I met Alan Furst, the growth coach when he and his wife stayed at my bed and breakfast. I asked and he gave me a session about my business. During the session, I was so inspired by what he conveyed, I said, “sign me up!”

Alan came back to work with me one on one. It was an intensive process.  Using a workbook he’d brought, we began looking at my strengths, values, and vision, an inspiring start that illuminated why I was in business, my higher intention.

Then he explained the seven key functions involved in business emphasizing the importance of clarity about what each of those were.

1) Leadership, 2) Management

3) Marketing, 4) Sales, 5) Back Office, consisting of accounting and Human Resources, 6) Customer Service, 7) Customer Fulfillment.

“Your business needs to be an asset separate from you,” he explained. “Understand the seven boxes and how they need to function, what the job descriptions are for each one, and the desired outcomes. Eventually, you need to fill them with other people, freeing you to step out of them.”

“The art of business is creating a functional system that works without you. You can then sell or replicate it. You are not an employee but a strategic planner. You need to take time out to think strategically.

“Prioritize, look at each aspect of the business (the seven boxes) what needs to be done in each, in what order. You need to work smarter, not harder, to take time out to relax and enjoy your life, to do the things you love.

I was stunned by all the things I ‘d been doing wrong, the diametric opposite to what I now understood was needed. When Alan mentioned competition, I winced. Competition has always been a dirty word for me. I’ve considered my values to be  loftier; harmony, sharing, peace.

“Are you ready to swim with the sharks?” Alan asked.

The image was horrifying to me, evoking all my resistance, “Why am I doing this? It’s too much, I can’t! I don’t want to.”

My parents struggled in business to give me the privilege I now enjoy. Yet in the past, I rejected business having no interest in it. I gravitated towards painting, writing, creativity, healing, and working with people. It was in these more left- brain activities that I found my gifts and strengths.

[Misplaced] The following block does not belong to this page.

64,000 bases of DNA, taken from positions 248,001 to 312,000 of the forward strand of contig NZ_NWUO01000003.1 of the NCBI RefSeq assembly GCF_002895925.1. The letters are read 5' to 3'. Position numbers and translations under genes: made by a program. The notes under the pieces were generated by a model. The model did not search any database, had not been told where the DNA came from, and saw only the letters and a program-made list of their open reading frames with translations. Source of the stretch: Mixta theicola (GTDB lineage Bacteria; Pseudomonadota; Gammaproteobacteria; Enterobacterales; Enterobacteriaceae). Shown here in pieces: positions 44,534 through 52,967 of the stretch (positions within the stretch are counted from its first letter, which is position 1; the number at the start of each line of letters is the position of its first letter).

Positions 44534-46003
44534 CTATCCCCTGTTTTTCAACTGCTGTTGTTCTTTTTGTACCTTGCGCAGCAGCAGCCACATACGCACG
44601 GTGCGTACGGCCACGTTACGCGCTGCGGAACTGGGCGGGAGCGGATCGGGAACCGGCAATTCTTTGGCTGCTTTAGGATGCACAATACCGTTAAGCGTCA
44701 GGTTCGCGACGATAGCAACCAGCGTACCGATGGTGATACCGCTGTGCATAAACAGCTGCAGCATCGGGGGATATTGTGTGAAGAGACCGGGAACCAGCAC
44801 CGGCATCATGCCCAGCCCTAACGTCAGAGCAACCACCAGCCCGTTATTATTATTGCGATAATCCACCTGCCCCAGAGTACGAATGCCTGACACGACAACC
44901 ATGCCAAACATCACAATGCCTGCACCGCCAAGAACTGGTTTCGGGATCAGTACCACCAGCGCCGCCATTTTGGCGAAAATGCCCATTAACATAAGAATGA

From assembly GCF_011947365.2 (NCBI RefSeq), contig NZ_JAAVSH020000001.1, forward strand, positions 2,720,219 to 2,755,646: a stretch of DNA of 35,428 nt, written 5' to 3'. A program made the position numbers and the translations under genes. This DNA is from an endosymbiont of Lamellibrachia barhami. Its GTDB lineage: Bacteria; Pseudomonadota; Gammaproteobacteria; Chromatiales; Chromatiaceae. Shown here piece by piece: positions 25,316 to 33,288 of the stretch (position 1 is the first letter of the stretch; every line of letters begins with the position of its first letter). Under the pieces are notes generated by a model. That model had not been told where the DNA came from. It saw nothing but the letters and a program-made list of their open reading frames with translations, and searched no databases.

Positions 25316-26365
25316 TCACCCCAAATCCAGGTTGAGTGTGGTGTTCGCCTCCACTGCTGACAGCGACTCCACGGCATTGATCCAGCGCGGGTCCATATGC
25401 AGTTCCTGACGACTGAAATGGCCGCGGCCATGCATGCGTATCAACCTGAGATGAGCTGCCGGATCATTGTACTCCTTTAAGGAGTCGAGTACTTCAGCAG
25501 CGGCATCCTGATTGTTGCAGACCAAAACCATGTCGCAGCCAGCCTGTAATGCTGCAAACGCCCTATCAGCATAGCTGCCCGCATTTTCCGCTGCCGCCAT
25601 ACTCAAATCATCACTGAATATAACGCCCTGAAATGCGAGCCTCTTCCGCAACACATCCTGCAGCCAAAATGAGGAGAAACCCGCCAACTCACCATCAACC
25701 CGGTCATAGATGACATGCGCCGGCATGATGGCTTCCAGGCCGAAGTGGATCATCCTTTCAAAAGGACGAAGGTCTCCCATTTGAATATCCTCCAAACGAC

So what am I doing in business? For some mysterious reason I am here in the midst of it, struggling to make it work.

(I enjoy the Tico expression “en la luce”, in the struggle.) Oddly enough, I’ve never felt more committed to anything.

I have been a dilettante most of my life flitting from one thing to the next, never quite invested enough not to quit when the going gets tough. “The best salesmen are the ones that are hungry,” Alan remarked. I certainly don’t fit that criterion.

At the end of the four timeless days I spent with Alan we sat in my office. While I worked filling in the skeleton of the seven functions of business and the action list of what I needed to accomplish in each in the current life of my particular business, Alan sketched a chart for me. Formerly the owner of a successful graphic design firm, he is a gifted artist.

“The Crucial Zone “ is in a black outlined box surrounded by a humorously depicted devil and a crooked thunderbolt,. underneath appear the words, criticism, doubts, overwhelm, setbacks. Then a rectangular box with  “How I respond”, strategies I’d come up with to deal with the demons of the crucial zone like, prayer, pause, take a walk, call my coach.

It’s been over a week since Alan left and I’ve spent time in the crucial zone as well as beginning to implement the understanding he imparted. The outcome is yet unknown but I’m actively involved, in the fray, trying to swim with the sharks.


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